Have you ever had the fear that you would make the same mistakes with your child that your parents made with you?
Have you ever caught yourself thinking that you do not want to be like your parents?
Well, I have.
And not just that, I have spent a long time worrying about,
What if, I turn out to be a mother like my own mother?
It was something I didn’t want to see happen at any cost.
But as time moved on, I noticed, to my horror, that on many occasions, I would find myself blurting out the exact phrases my mother used to say when I was little.
Things that I grew up wishing I would never ever say to my child.
Reacting in ways that I despised when my parents did it to me.
And guess what, once I calmed down, I would hate myself for doing that.
I would beat myself up in my mind for not being mindful enough, for not working hard at becoming the parent I wanted myself to be.
It took me a while before I learnt to catch myself mid-action.
It took me a lot of reflecting to be able to stop short of reacting in ways I didn’t want to be treated as a child.
Being overly conscious not to do or say similar things my mother did or said to me made me feel as if it had been keeping me from having the kind of relationship I wanted to build with my daughter.
When my longing to build something beautiful with my daughter wouldn’t let me be at peace I embarked upon the quest of finding a way to break free from a number of limiting beliefs.
♥ To stop fearing that I would become my own mother in due course of time because I am aware that I am not my mother.
I am an altogether different person.
♥ To get to the root of why I was so worried about not turn out like my mother. I knew I didn’t like being around her, but I needed to know what exactly was I running from.
I had no clue where to start.
I couldn’t turn to my only sibling who had severed all ties with the family.
That’s when I decided to do what I always do when I feel stuck.
Writing all my thoughts in a journal.
I was beating about the bush for a long time, arriving nowhere and running around in a circle of confusion, anger, self-pity, worry and seeking answers.
That’s when a thought struck me.
Why was I so hesitant in being an imperfect parent?
And I knew I had no issues in being my authentic, imperfect self.
Why could I not give myself the room to be wrong or to make the mistakes I knew other parents (like my own parents) made too?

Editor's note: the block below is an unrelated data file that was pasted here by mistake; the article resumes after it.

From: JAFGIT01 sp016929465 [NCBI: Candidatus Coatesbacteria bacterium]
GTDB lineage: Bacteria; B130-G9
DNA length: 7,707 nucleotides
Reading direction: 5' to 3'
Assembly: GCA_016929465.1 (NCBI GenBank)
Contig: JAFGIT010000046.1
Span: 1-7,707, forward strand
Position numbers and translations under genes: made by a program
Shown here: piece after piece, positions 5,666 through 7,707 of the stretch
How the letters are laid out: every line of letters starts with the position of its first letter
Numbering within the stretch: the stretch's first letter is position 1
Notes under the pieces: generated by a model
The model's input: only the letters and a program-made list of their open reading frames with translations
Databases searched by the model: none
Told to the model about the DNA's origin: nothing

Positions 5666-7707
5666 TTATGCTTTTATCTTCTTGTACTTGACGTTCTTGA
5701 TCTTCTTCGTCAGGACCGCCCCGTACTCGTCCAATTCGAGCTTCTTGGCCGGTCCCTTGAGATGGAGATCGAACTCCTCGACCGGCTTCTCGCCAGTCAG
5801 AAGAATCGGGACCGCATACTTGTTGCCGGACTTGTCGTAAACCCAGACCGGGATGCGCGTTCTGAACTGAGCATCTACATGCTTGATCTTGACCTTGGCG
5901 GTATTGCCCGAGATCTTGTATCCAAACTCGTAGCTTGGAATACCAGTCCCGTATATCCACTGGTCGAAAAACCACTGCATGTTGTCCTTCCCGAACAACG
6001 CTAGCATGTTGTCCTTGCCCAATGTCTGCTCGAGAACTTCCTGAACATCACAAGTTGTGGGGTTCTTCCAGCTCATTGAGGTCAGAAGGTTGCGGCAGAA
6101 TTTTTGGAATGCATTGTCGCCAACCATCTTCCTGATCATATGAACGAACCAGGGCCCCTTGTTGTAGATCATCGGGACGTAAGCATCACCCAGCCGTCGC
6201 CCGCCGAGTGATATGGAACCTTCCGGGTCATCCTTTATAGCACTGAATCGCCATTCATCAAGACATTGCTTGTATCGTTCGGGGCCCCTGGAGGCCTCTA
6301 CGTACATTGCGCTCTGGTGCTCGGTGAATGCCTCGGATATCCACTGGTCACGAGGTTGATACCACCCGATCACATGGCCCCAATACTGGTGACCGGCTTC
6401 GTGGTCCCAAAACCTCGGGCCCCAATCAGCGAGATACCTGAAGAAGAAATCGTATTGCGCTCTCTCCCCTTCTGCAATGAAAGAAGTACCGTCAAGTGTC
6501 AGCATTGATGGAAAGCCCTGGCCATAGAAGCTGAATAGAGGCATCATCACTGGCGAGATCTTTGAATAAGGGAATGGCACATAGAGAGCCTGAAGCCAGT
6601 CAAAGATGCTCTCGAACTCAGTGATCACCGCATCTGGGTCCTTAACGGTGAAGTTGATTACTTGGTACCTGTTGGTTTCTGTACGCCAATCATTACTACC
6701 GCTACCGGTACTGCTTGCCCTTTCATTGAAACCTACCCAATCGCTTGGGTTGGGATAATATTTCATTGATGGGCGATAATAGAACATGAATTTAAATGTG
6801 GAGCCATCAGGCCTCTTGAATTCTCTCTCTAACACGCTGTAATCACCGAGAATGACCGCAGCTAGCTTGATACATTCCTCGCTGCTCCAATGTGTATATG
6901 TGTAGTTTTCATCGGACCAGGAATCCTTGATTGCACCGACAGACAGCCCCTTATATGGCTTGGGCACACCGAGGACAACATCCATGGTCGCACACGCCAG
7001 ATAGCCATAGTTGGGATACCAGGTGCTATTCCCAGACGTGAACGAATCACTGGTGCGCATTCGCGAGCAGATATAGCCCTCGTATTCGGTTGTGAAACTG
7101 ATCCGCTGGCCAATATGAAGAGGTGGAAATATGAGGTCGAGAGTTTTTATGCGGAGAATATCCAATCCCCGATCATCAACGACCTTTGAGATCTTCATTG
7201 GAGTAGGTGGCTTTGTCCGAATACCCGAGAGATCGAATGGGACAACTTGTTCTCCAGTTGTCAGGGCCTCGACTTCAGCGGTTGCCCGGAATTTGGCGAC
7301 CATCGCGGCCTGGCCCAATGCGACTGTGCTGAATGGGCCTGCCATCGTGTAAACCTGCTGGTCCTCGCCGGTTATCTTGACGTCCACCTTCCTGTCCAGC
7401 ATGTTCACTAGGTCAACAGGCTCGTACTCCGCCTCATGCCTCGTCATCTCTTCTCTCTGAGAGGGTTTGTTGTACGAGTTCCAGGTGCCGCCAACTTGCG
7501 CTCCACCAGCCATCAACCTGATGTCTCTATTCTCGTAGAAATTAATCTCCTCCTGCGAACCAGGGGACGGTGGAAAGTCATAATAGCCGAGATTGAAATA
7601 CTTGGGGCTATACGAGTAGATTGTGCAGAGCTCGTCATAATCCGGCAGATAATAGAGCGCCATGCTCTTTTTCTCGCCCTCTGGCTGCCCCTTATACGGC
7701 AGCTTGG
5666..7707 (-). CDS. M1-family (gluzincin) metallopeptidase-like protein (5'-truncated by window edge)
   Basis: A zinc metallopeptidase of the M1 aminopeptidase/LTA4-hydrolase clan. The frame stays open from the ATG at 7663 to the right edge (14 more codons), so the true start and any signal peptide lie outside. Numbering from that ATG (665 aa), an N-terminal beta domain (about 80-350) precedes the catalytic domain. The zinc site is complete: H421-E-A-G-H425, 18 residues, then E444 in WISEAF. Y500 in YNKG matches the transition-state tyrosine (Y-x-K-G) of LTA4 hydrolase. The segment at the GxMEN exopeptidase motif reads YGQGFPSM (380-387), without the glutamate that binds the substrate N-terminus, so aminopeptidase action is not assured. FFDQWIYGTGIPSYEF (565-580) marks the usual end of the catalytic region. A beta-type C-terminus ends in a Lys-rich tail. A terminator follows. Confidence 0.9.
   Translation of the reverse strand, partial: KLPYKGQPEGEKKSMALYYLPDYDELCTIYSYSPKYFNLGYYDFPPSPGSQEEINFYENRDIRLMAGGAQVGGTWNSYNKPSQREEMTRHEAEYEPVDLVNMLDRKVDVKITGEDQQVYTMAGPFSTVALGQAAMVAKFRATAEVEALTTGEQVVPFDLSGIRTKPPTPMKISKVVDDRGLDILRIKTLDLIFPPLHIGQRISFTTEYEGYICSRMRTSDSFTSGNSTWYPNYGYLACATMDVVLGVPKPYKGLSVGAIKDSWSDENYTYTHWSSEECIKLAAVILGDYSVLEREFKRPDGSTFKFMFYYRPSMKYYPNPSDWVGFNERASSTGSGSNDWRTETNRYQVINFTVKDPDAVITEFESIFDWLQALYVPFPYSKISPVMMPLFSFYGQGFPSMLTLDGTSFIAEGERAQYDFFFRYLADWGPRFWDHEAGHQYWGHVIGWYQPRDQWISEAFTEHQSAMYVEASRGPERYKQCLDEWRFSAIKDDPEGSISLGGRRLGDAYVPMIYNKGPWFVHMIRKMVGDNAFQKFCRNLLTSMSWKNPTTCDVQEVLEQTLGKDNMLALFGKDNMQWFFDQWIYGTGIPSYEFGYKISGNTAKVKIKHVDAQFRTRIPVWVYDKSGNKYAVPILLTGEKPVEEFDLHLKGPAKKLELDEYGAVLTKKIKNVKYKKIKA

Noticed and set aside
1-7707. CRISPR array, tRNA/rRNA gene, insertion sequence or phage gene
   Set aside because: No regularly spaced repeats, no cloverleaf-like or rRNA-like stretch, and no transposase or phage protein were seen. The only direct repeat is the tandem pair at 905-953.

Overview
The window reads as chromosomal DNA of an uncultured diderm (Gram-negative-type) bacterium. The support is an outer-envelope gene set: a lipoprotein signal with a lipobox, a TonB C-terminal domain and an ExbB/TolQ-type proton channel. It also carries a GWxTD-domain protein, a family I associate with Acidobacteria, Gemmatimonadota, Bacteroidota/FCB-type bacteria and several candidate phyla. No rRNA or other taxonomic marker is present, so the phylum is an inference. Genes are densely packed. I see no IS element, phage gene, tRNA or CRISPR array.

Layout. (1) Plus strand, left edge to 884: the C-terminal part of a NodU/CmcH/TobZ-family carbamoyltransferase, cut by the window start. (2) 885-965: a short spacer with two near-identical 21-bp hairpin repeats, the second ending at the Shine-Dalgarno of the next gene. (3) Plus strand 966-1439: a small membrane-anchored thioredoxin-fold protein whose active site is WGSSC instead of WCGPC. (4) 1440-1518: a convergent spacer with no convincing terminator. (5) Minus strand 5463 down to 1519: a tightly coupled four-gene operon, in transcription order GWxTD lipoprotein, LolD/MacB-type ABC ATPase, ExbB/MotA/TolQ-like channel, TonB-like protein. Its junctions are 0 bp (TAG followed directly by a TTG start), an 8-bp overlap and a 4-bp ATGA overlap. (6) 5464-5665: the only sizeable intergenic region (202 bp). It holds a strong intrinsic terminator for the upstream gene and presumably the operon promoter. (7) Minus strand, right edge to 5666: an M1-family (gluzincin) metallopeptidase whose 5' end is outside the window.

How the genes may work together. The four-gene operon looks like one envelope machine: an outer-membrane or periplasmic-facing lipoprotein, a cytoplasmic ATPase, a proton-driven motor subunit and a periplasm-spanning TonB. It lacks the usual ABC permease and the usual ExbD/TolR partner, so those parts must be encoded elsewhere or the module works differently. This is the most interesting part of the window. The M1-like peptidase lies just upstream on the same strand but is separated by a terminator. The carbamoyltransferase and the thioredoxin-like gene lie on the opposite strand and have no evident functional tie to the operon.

Why was I struggling so hard to forgive myself every time I failed to meet my (self-set)standards of parenting?
Why could I just not ease up a bit?
I must say, this train of thoughts lifted a load off my shoulders.
I was beginning to see the things I had overlooked in the past.
I was now excited to try a new approach.
Something that would allow me to be my authentic self.
Something that would free me from the burden of my childhood memories.
That would be a miracle I had been waiting for all this while.
Oh yes! I do believe in miracles but from a realistic standpoint.
I believe, we all have the potential, the ability and the strength to create miracles if only we set our mind, our intentions and our hearts in the process.
And that’s exactly what I tried.
I tried to go easy on myself every time I messed up.
I noticed that I would often get so caught up in the ‘what I should have done’ that I’d often overlook how stressed that made me feel.
In hindsight, the moments that were burdening my soul were nothing but the times I had a grumpy mood or failed at acting like an emotional adult.
Perfectly normal and no big deal to be very honest.
The truth is, perfection is a myth.
Perfect moms are not real.
No matter how much we wish it weren’t the case, working hard to make it happen only makes us anxious, uptight and distracted.
This awareness, this understanding lit up a light that changed my perspective.
I decided to change the only obstacle in my life, my mindset.
I had to accept that making mistakes is NORMAL.
I had to learn to keep going despite my fear of things not going the way I had hoped for them.
And that’s what I have been relentlessly working on.
I learnt to go ahead and create second chances every time I did something I wished I had done differently.
Yes, I’d simply ask my daughter if we could start over again.
And she would be more than glad to restart and fix things for the better.
To iron out the creases, to give love a chance and to be who we both love being.
And guess what, the more open I got to accepting life as it is, the lighter, brighter and fun my interactions with my daughter have become.
Even in times when I’m stressed, tired and worn down.
And at times, when I act or speak like my own mother, I choose to be kind to myself. Deliberately. Sometimes investing every ounce of my willpower. And it has gotten easier over time. Almost habitual.
Today, I choose to be extra kind to myself marvelling at how deep our past experiences rewire our brains to act in certain ways.
I am learning to no longer fear if history chooses to repeat itself.
I’m busy creating the life I want.
I’m granting myself another chance every time I mess up at rocking my relationship with my child.
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